Thursday, April 21, 2011

Culturology 4-21: The Music Issue

by Travis Ryder

Since its inception in the late Nineties, the Duluth Homegrown Music Festival has become a touchstone in the region's rawk and/or roll music scene.

THE touchstone, really.

The 2011 edition, coming to the Twin Ports May 1 through 8, will feature over a hundred acts, plus film and art attractions. On this week's Culturology program, independent producer Doug MacRostie profiles one standout act performing at Homegrown, Two Many Banjos. Doug interviewed TMB principal Marc Gartman and intermixed live music from the band from their winter performance at Terrapin Station in Nevis.

We also revisit a chat between KAXE Program Director and host of 'Currents', Mark Tarner, and guitarist Bill Kirchen. You may know Kirchen's work from his time with Commander Cody and his Lost Planet Airmen; specifically his Telecaster work on their Top 10 hit 'Hot Rod Lincoln'. Kirchen and his band perform tonight at Itasca Community College Davies Theater. Tickets are available by calling KAXE or at the door.

Comedy theater, from scratch, at the "Out of the Hat IV" event at Paul Bunyan Playhouse, Bemidji. Playwrights choose topics Friday night, pen scripts, convene actors, and gather props and set materials for a set of five 8 p.m. performances Saturday night. Musicians will perform between the acts. Tickets are available at Harmony Co-op and the Wild Hare Bistro. All seats are $10 and this will be a production suited for adult audiences.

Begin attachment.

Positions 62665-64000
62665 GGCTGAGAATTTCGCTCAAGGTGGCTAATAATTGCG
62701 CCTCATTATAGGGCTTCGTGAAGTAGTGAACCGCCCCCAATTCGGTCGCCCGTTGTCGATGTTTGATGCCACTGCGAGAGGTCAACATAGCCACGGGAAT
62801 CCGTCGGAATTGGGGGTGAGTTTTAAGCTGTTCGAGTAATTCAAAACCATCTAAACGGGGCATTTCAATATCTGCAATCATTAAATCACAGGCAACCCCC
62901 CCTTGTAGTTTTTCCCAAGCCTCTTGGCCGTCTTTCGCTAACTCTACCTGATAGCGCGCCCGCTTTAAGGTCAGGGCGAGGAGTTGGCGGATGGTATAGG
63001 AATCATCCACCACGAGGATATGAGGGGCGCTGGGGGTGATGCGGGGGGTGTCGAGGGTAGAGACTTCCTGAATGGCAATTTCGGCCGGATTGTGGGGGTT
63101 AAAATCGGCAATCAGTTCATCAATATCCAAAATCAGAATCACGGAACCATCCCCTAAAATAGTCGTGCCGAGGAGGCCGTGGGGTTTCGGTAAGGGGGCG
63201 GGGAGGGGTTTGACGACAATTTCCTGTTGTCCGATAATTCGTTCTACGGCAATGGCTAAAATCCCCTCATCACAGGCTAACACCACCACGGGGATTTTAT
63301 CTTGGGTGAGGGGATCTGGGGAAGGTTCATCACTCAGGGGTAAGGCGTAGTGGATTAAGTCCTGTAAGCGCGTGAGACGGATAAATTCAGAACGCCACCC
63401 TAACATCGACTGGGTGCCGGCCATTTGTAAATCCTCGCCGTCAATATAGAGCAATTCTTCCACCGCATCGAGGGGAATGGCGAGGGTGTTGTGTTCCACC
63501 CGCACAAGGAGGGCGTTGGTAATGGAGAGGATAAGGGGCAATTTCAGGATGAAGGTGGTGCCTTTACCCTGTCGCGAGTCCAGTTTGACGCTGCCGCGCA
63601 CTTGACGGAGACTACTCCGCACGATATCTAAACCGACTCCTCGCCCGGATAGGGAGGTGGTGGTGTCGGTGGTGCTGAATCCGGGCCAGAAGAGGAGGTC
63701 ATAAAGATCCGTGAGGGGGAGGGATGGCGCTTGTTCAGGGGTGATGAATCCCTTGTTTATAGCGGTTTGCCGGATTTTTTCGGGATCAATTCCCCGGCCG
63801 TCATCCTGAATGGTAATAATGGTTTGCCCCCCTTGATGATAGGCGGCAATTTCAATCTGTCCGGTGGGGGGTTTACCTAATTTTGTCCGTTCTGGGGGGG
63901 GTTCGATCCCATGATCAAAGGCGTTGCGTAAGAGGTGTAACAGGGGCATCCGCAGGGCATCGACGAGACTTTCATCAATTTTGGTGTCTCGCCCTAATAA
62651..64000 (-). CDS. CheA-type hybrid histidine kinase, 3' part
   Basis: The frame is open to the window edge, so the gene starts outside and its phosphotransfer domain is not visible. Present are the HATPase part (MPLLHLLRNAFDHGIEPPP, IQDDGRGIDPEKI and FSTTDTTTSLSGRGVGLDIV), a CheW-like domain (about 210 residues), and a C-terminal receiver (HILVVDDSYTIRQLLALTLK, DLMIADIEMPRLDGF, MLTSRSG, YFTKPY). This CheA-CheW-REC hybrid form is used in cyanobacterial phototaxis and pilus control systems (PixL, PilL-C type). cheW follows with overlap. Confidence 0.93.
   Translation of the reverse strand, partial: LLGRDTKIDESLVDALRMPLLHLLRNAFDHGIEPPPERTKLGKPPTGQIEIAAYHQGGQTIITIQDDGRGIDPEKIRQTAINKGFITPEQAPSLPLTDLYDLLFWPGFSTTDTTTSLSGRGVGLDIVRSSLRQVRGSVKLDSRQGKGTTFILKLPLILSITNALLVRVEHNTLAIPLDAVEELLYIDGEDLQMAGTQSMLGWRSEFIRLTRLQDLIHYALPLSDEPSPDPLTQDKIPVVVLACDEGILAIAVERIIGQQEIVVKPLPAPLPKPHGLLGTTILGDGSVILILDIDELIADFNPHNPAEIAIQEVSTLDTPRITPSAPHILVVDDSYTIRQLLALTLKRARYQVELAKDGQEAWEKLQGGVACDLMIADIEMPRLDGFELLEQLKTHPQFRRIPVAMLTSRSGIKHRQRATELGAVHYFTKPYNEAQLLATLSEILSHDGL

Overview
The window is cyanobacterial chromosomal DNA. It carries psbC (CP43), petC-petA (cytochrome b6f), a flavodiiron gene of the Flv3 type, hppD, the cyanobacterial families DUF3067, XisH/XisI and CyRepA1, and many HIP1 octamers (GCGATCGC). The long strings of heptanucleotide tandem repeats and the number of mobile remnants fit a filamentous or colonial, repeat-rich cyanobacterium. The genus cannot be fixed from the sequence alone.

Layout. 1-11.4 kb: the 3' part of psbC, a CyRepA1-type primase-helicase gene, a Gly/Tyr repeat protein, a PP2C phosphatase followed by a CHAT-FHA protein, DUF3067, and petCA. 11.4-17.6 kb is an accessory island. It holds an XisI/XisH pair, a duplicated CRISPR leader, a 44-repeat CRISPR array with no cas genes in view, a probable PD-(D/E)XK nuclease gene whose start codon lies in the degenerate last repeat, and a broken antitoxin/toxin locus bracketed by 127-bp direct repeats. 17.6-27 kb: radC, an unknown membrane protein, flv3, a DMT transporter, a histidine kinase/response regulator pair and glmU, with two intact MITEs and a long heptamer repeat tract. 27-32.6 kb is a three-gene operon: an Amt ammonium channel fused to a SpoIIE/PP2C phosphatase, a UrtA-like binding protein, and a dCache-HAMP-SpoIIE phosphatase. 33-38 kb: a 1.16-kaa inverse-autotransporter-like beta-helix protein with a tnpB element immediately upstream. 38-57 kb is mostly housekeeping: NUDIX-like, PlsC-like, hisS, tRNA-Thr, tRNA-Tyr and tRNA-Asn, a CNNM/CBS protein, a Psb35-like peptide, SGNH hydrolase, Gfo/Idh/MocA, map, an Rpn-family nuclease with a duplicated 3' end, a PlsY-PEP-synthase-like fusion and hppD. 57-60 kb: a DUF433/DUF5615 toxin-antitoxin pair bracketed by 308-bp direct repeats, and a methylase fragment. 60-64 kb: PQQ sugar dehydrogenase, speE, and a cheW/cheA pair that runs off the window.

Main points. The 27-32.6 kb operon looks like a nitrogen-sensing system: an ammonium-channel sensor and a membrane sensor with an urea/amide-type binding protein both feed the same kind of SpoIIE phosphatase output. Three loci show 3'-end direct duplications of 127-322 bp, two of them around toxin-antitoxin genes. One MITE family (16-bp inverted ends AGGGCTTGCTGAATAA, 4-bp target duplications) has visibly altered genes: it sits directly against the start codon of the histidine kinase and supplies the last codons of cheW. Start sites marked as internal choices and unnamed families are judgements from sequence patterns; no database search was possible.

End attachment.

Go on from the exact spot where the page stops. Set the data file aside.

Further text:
Bridges Kinship Mentoring benefits from the proceeds of "Taste of Itasca", happening Tuesday at TimberLake Lodge, Grand Rapids. 14 restaurants and caterers will have their best eats available. Beverage tasting starts at 5, food at 6:30.

Also Tuesday, singer/songwriter, acoustic guitarist/fiddler, Jonathan Byrd performs at 5 p.m. Brewed Awakenings Coffeehouse is the venue in downtown Grand Rapids.

April 18, 1807 The first recorded mention of farming by white Minnesotans is made in a letter written by George H. Monk, who notes crops of potatoes, oats, cabbages, beets, beans, pumpkins, and Indian corn being cultivated at the North West Company's fur trading posts on Sandy and Leech Lakes.

April 20, 1891 Itasca State Park, the state's first, is established. Its 32,000 acres preserve more than 300 lakes as well as the headwaters of the Mississippi River.

April 20, 1921 As a response to the Duluth lynchings of 1920, the legislature passes the Minnesota Lynching Bill. It stipulates that a law enforcement officer can be removed from duty for not stopping a lynching, and that damages may be recovered by the victim's family.

April 21, 1961 The Minnesota Twins (formerly the Washington Senators) play their first game at Metropolitan Stadium, losing to the new Washington Senators, 5-3.

Thirty-five years ago this Saturday, on April 23, 1976, KAXE-FM signs on for the first time, from its original studios at Itasca Community College. It was a bold experiment in rural community-based public radio. At the time, stations such as this were either in urban areas or depended on university support. The station continues to inspire new grassroots radio movements, both in Minnesota and worldwide.

April 17, 1997 The Red River crests 22.5 feet above flood stage at Fargo, breaking a 100-year-old record. Continuing into Grand Forks and East Grand Forks on April 21, the flood pushes water levels 26.2 feet above flood stage. The worst flooding in the area in over a century, it causes more than one billion dollars of damages and displaces nearly all of the 50,000 residents of Grand Forks.

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